Baker Hughes set to open new $55 million education and training facility

The Baker Hughes Western Hemisphere Education Center is set to open within the next couple of months in Tomball and is expected to not only bring tens of thousands of employees through the facility each year, but also to net millions of dollars in revenue for the city in its first 10 years.

Tomball is also garnering interest from a number of developers looking to build hotels and further develop the city's east side, an area of town that has remained mostly undeveloped.

"To be able to say that the Baker Hughes Eastern Hemisphere Education Center is in Dubai and its Western Hemisphere Education Center is in Tomball is really something," said Kelly Violette, executive director for the Tomball Economic Development Corporation. "The opening of the new Baker Hughes facility really puts us on a global map both in terms of bringing people here and name recognition around the world."

The $55.8 million Western Hemisphere Education Center campus is at FM 2920 and FM 2978 and will consist of a 72,445-square-foot, three-story education building, a 36,000-square-foot workshop, a 16,730-square-foot laboratory and auditorium, and a 156,000-square-foot yard with two non-producing oil training rigs, Violette said.

The new facility is planned to be a facility for major corporate meetings and activities. It will be an integrated facility to enhance the educational opportunities for both Baker Hughes personnel and its customers, and they will develop skills and competencies needed to support its customers, she said.

The facility expects to hire up to 50 employees with average annual salaries of $40,000 for support personnel and $80,000 for trainers, Violette said.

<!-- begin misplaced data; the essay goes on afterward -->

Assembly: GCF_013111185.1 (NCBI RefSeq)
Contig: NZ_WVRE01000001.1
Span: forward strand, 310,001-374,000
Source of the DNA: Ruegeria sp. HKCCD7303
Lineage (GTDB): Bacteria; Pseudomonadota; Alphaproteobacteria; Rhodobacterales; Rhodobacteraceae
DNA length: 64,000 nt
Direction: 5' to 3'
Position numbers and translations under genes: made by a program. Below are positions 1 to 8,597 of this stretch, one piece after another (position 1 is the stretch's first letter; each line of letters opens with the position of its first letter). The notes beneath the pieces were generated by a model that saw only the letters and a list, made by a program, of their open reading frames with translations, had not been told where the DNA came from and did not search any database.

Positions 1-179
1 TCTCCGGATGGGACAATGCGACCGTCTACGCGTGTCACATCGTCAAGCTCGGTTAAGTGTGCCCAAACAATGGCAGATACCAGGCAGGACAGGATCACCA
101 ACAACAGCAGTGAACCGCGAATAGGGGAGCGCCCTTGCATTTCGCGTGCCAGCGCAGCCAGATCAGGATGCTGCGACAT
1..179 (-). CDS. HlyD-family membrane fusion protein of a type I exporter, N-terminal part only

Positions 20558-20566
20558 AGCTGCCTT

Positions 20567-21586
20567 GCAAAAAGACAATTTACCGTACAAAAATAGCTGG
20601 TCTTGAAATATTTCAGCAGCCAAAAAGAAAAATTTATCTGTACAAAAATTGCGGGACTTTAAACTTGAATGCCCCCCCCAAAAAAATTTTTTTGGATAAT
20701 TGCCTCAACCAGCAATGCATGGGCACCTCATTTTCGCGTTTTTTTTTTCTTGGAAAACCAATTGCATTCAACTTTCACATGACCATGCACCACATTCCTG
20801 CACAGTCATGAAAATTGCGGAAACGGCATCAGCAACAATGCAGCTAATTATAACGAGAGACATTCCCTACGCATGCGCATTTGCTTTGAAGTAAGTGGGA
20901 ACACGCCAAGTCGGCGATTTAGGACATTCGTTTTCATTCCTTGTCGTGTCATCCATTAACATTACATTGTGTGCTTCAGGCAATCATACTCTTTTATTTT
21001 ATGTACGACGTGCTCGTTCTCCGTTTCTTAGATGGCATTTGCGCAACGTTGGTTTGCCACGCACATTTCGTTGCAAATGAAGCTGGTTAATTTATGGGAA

Trainees at the facility will be offered oil well training on-site. The city made some changes to its well ordinance to allow Baker Hughes, which has a campus in The Woodlands, to put training wells on the property, Tomball City Manager George Shackelford said. The training well does not go into the water and is safe and cased in concrete, he said.

"The well will allow them to do training out there on a 24-hour basis," Shackelford said. "That's live training. It doesn't get any better than that. They are training these people to go out on these wells."

The Baker Hughes education center is expected to bring in 5,500 trainees per month, or 66,000 per year, Violette said. The total net benefit to the city of Tomball is estimated to be $7.8 million in the first 10 years. Violette said the net benefit includes all the direct and indirect benefits to the city, which includes the sales, property, utility and hotel occupancy tax revenues generated from the visitors and the employees, and jobs created by the center. This figure also takes into account any costs the city may incur.

The city of Tomball annexed the 100-acre site where the campus is located into the city limits and provided Baker Hughes with a tax abatement for 10 years for the building and improvements, Shackelford said. The tax abatement means Baker Hughes does not have to pay property taxes on the building for 10 years.

The land, however, is still taxable. By annexing the Baker Hughes facility within city limits, it allows the city to benefit economically in a number of ways, he said.

"The 66,000 [people] per year coming through that facility is going to have a tremendous impact on the economy," Shackelford said. "They are going to stay here; they are going to eat here and shop here."

By David Pollan
David has been with Community Impact Newspaper since July 2013. He has been the editor for the Sugar Land/Missouri City edition since November 2014 and prior to that he was the editor for the Tomball/Magnolia edition. Before joining Community Impact, David worked for eight years in Denver at various newspapers as a copy editor, reporter, designer and editor. David covers business, transportation, development, education and local government.


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